The biggest threat to India’s economic boom? A mental health crisis

India has been one of the worst hit countries in the world by coronavirus. And now a mental health crisis is threatening its development, writes Ed Prideaux

Rapid antigen testing in New Delhi. One-third of frontline doctors and nurses are depressed and anxious
Rapid antigen testing in New Delhi. One-third of frontline doctors and nurses are depressed and anxious

At the time of writing, India’s Covid-19 epidemic is one of the worst in the entire world. Second only to the US in its total cases, India now accounts for just under a fifth of Covid-19’s viral footprint, with 7 million cases and climbing and more than 100,000 deaths.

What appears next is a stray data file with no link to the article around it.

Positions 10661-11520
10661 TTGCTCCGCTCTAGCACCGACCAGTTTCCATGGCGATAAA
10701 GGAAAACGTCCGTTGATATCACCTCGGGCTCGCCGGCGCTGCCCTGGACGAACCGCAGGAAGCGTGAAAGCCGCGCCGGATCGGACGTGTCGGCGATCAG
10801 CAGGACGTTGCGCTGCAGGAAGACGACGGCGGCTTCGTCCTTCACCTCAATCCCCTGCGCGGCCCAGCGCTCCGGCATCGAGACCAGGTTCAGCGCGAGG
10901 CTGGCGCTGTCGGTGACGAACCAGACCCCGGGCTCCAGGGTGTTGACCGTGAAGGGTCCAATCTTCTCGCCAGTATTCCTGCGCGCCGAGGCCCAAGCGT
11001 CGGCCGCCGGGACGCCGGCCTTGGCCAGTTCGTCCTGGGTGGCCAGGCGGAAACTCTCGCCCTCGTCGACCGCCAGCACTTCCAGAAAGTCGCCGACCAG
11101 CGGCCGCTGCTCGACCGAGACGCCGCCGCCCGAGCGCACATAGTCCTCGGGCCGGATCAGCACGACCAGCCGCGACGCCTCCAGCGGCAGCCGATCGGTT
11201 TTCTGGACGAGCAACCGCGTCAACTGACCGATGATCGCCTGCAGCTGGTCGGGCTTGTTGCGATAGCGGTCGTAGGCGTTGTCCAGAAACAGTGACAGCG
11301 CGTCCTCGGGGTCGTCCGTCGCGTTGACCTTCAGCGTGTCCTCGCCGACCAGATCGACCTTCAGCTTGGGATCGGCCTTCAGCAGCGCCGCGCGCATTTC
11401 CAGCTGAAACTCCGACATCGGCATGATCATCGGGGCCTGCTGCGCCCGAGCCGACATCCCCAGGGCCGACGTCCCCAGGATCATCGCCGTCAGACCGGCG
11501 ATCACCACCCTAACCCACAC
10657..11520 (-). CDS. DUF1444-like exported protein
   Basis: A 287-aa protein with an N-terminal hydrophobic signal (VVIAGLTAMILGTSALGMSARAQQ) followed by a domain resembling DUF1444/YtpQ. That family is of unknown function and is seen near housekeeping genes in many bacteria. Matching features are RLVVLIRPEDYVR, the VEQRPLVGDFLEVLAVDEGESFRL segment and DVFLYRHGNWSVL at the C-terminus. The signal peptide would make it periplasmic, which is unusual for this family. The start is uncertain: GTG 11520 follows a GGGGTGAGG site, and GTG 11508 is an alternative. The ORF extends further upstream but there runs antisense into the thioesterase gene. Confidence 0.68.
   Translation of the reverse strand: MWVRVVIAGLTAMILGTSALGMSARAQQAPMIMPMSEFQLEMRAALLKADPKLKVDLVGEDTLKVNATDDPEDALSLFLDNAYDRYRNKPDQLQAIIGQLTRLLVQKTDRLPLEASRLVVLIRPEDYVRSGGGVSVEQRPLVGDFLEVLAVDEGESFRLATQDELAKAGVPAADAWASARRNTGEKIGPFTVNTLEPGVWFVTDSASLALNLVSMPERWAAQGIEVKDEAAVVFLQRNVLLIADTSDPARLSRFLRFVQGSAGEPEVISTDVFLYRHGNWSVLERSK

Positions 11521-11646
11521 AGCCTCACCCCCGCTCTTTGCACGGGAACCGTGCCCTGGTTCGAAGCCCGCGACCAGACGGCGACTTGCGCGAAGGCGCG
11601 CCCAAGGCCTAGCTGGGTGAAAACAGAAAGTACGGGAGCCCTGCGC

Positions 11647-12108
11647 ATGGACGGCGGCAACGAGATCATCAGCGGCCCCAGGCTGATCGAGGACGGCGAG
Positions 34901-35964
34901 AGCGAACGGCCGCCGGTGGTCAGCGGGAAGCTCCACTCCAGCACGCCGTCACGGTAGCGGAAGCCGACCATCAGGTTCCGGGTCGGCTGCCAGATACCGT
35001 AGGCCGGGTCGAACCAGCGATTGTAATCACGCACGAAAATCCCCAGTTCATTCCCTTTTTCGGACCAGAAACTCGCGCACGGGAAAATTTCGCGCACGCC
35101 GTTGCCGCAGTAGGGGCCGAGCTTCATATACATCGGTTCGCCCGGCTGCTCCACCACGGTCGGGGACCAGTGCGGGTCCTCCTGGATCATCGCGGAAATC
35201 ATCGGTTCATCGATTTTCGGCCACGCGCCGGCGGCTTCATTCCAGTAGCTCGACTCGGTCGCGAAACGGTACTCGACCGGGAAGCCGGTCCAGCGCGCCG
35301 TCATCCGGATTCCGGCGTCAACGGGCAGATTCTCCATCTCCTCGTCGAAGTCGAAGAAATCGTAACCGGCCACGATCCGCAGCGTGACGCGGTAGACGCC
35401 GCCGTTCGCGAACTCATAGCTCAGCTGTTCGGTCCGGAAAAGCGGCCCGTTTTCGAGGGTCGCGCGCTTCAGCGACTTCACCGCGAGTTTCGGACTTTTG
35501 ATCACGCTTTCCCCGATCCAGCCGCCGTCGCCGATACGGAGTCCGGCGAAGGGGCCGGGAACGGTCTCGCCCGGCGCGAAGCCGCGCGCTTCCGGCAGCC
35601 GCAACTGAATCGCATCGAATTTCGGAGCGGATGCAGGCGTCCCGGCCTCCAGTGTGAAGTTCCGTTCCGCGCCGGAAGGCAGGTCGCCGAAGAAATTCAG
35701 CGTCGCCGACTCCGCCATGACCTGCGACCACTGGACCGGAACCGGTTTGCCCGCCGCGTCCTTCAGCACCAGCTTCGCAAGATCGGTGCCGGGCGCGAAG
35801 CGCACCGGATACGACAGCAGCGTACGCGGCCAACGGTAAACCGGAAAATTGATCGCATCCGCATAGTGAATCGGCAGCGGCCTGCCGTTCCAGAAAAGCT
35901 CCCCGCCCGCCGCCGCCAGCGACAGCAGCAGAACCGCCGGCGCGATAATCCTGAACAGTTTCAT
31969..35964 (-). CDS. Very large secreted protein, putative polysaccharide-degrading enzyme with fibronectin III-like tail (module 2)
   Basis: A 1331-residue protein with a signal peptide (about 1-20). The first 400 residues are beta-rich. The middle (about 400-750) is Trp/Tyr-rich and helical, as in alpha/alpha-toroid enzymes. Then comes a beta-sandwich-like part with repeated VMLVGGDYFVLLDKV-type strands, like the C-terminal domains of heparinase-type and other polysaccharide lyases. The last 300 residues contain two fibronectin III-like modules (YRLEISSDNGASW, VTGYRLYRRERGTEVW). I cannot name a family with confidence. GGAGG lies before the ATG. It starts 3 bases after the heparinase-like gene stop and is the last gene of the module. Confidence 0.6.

Since 25 March, the day lockdown was unveiled, India’s daily case numbers have increased by more than 13,000 per cent. And while the daily change has shown tentative signs of deceleration, India’s Covid-19 situation is still thoroughly uncertain. What awaits its economy – hit hard by declines in commerce, industry, investment, tourism – and its development journey are difficult to predict.

Covid-19’s claws aren’t consigned to the wallet and the hospital ward, either. Tearing through cities, states, and townships the country over, the virus has thrown Indians’ mental health into apparent disarray.

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